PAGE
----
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The Science Behind Your Morning Cup Of Coffee

The Science Behind Your Morning Cup of Coffee

Most coffee lovers don’t consider the science involved in the taste of their first or last cup of coffee of the day. There are complex chemical processes, and specific actions that roasters must take, to extract the flavor without “burning” the bean. What we taste is the result. It is the roasted coffee bean we grind and then brew, mostly without thinking of what happened to it before, that makes your mug of joe taste uniquely delicious.

Some may think of “roasting” as only heating the beans before grinding. However, it takes a mix of precise science and artistry to unlock the flavorful potential of your favorite roast. Here’s a quick explanation of what goes on during the process.


First, the coffee roasting equipment must reach a stable temperature before the beans are added. The beans dry out as they are exposed to the heat, and the energy of the heat causes the beans’ chemical compounds to break down, react, and create new compounds altogether.  As the heat rises inside the seed, the chlorophyll (which gives the beans their color) breaks down, and the bean begins to yellow, sometimes even turning to a grayish color.

Image courtesy Stephan Pruitt Photography

The Breakdown

At a certain point, the internal temperature of the bean causes something called the Maillard Reaction to take place, which is where most of the flavor of the coffee develops. The reaction takes place between the amino acids and sugars of the beans, causing them to turn brown, give off the coffee aroma, and form volatile compounds that will change throughout the roasting process. Caramelization also occurs at this stage, darkening the bean and adding a level of sweetness and complexity to the coffee’s flavor.

Most coffee lovers don’t consider the science involved in the taste of their first or last cup of coffee of the day.

First Crack

Shortly after the Maillard Reaction occurs, you’ll hear a sharp crack coming from the beans. This noise happens just shy of 400°F (or just below 200°C) when the water vapor inside the seed has expanded so much that the surface splits to let out that water and oxygen. As a result, the beans become more porous and brittle; the time immediately following the first crack has the most significant impact on the ultimate flavor of the coffee.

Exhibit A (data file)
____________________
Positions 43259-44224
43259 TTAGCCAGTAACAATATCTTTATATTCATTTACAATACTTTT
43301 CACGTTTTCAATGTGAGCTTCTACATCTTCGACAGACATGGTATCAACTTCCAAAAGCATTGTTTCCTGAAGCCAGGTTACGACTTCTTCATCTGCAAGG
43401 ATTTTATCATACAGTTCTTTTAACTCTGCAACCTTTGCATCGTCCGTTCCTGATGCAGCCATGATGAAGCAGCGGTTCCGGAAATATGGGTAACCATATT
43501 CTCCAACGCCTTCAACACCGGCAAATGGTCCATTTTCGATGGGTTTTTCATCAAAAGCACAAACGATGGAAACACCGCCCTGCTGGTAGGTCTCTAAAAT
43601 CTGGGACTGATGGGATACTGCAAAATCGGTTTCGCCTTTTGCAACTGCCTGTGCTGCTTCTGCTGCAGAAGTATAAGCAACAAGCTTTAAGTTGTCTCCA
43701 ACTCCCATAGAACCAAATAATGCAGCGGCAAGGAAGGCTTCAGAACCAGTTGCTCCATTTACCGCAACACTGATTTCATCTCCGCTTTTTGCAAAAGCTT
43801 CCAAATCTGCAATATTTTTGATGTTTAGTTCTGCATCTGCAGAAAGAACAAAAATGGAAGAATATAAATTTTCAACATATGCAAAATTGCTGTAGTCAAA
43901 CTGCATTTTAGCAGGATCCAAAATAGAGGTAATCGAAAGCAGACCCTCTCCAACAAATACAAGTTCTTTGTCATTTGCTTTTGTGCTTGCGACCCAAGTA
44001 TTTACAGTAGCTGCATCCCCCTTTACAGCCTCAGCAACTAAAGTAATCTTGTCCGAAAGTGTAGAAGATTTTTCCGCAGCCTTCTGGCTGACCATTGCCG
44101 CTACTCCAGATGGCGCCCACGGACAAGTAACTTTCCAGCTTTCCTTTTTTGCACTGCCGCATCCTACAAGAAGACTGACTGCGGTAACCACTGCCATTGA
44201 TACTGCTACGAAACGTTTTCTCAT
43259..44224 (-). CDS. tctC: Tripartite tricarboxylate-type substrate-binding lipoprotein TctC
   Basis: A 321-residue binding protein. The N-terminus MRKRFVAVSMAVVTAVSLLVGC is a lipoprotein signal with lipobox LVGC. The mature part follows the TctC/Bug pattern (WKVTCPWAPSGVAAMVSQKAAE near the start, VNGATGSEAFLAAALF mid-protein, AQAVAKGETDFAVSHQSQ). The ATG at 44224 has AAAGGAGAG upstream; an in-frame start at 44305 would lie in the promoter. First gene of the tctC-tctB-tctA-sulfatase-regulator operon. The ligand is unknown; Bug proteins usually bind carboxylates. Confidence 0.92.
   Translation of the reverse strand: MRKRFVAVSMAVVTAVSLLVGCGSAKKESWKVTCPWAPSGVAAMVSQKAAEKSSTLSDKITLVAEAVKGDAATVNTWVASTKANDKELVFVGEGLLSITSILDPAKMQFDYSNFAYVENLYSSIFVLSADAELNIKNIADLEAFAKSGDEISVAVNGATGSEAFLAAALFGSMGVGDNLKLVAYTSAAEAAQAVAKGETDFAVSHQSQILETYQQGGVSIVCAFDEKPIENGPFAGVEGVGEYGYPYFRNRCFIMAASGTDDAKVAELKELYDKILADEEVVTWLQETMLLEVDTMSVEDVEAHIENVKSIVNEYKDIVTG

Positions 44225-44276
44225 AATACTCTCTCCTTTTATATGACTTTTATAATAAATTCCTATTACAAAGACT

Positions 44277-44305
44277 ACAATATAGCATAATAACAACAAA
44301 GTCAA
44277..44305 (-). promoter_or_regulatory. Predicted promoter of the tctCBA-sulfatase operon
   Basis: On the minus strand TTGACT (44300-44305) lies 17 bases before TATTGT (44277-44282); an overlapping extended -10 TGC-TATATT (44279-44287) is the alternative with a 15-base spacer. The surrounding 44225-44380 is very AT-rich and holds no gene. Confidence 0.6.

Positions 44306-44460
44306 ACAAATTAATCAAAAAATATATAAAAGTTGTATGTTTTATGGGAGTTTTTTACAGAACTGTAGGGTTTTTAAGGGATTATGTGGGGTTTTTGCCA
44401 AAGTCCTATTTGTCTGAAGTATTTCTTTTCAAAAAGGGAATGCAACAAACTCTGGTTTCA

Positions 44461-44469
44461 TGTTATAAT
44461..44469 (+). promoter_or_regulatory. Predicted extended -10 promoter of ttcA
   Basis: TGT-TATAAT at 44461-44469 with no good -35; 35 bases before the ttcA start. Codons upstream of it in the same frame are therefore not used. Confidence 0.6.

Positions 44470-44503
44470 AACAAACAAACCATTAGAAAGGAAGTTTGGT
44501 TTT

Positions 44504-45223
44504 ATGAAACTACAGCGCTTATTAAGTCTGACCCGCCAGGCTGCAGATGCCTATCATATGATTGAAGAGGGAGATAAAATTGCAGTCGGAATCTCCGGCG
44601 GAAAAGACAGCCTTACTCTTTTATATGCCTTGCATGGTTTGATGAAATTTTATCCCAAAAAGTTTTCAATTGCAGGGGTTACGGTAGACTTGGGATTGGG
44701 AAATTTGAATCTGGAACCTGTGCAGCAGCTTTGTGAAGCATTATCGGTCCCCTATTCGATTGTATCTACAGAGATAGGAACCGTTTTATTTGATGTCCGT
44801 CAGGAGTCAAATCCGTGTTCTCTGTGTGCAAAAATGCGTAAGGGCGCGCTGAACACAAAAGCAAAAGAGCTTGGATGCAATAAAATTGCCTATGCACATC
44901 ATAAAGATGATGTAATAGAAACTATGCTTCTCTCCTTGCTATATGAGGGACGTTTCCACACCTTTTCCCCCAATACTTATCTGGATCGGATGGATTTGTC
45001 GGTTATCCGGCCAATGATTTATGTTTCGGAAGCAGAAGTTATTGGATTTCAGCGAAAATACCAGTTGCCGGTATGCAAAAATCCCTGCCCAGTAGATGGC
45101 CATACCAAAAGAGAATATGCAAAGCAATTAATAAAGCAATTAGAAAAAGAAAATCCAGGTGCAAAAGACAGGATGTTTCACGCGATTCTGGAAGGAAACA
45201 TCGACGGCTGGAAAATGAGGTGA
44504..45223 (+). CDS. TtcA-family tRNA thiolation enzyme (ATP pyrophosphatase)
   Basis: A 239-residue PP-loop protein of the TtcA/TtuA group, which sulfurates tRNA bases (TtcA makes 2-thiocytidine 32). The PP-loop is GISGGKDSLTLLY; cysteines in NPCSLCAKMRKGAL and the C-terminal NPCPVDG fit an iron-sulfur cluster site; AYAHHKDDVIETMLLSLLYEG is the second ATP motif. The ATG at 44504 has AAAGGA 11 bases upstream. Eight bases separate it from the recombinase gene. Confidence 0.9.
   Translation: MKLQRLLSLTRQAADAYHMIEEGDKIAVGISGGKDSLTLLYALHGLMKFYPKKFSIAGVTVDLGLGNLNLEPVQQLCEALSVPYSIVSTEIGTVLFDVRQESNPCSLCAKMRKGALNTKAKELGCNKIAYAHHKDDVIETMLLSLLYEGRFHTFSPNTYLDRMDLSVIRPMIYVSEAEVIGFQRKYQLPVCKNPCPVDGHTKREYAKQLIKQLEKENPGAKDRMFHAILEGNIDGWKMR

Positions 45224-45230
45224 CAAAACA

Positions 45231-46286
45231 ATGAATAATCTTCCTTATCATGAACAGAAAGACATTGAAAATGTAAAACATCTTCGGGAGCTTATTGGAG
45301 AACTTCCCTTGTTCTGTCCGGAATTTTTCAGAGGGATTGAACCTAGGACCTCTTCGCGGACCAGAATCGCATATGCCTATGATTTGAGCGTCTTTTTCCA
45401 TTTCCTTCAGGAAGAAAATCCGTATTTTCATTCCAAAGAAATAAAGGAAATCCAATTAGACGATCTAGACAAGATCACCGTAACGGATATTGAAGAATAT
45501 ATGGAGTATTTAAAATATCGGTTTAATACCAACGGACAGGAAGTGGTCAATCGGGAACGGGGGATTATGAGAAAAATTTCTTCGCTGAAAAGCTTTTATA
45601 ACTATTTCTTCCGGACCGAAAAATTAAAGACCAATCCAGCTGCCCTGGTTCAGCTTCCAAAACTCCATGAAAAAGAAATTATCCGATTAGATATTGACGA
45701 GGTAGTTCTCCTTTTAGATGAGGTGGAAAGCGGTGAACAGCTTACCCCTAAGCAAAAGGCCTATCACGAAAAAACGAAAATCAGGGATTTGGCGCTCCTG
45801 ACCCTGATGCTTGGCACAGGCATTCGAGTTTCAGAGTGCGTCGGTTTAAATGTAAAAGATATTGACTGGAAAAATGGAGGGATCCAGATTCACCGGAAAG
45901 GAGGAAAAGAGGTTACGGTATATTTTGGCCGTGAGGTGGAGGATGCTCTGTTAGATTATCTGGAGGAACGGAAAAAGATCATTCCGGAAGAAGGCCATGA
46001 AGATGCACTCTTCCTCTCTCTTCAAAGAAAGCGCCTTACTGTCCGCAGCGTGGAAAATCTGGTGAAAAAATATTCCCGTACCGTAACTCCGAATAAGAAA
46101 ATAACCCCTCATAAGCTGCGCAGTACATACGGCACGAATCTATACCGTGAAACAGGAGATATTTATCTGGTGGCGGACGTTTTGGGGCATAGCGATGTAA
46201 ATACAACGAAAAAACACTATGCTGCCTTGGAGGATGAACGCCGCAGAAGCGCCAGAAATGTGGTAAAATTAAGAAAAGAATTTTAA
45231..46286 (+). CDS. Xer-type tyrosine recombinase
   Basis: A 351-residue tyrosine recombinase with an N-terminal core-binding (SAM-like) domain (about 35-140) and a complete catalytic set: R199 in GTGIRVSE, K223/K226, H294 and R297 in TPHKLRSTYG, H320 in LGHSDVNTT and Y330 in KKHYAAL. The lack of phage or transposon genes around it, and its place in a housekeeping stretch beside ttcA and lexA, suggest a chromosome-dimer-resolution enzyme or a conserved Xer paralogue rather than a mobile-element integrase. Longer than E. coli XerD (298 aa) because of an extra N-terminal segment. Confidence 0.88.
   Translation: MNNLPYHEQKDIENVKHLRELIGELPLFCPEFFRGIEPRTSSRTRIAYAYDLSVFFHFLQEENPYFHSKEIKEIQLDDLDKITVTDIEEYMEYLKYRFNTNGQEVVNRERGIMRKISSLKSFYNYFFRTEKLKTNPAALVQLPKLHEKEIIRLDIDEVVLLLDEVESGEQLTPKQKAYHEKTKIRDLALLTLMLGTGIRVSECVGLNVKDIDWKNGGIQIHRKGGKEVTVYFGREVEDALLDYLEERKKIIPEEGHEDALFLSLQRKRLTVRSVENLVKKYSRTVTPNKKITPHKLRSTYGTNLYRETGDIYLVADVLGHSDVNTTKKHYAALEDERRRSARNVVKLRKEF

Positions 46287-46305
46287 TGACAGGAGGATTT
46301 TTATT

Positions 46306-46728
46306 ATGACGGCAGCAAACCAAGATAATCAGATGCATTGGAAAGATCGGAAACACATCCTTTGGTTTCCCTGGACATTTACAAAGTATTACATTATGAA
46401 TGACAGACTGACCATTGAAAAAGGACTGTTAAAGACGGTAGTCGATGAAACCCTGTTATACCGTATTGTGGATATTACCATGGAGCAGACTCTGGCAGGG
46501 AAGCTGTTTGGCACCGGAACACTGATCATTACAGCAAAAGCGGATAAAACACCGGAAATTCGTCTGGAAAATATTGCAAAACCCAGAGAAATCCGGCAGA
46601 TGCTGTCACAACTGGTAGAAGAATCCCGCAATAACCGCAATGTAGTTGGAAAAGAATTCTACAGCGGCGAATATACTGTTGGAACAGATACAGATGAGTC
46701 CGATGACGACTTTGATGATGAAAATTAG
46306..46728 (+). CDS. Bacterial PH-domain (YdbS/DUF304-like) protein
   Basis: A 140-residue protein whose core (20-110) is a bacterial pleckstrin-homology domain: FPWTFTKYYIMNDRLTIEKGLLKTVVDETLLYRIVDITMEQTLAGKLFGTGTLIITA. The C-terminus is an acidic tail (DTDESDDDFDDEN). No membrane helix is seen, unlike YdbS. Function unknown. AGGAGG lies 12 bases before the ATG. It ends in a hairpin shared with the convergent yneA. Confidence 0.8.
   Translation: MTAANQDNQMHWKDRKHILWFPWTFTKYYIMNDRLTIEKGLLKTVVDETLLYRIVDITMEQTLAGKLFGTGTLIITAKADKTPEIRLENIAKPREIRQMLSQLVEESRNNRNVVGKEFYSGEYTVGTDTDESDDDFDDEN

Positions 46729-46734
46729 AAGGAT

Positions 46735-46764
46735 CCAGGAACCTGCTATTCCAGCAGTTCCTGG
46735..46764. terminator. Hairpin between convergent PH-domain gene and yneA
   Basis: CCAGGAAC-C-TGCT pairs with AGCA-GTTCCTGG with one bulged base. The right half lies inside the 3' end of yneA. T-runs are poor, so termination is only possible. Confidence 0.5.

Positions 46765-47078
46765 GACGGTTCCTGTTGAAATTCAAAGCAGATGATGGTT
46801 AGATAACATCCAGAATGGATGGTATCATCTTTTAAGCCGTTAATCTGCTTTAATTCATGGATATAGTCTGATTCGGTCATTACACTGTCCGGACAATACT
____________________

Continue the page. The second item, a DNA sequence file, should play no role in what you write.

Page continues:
Variables and Variance

Depending on the type of bean and the type of roasting, the next step can vary significantly. Roasters monitor the temperature and time passing after the first crack and usually experiment with different variations of these factors to see which combination produces the most flavorful roast. Among the various aspects that can be changed depending on the time and temp at this step are acidity, sweetness vs. bitterness, and aroma of the coffee. It’s also worth mentioning how carefully roasters need to track these variables. A second or two difference, or a few degrees variance, can make two roasts of the same beans taste very different. Most customers, when they find the roasts that they prefer, want the flavor to be consistent.

A delicious cup of coffee requires thoughtful and scientific precision.

For lighter roasts, this is where the cooling step begins, but for darker roasts, there is a second wave of cracks from the beans. This time, it’s not water and oxygen being released, but carbon dioxide and oils as the beans’ cellulose breaks down, and it actually sounds less like a crack and more like a sizzle. Roasters must stop the process soon after this happens since the beans heat to such a point that they will quickly catch fire. 

Image courtesy Stephan Pruitt Photography

Cooling Out

Whether the roaster has brought the beans to a light roast and taken them out, or let them go on to a dark one, they will need to be rapidly cooled down so that the many chemical reactions taking place inside will halt. Just like cooking meat, when you take it off the grill or pan, the internal temperature will still be high enough for it to cook inside for a little while. But this isn’t ideal for coffee beans, where precision and timing are crucial; they need cooling fast. Air cooling can bring them down closer to room temperature quickly and get them out of the cooking range.

A delicious cup of coffee requires thoughtful and scientific precision. At South Slope Coffee, we do extensive experimentation with each lot of every coffee to find its best profile. It’s this tedious dedication to optimal roast that results in the perfect taste. If you want to experience the results of our careful roasting experimentations, iterated to perfection, visit our shop here and consider a subscription bundle to get more flavor for your dollar.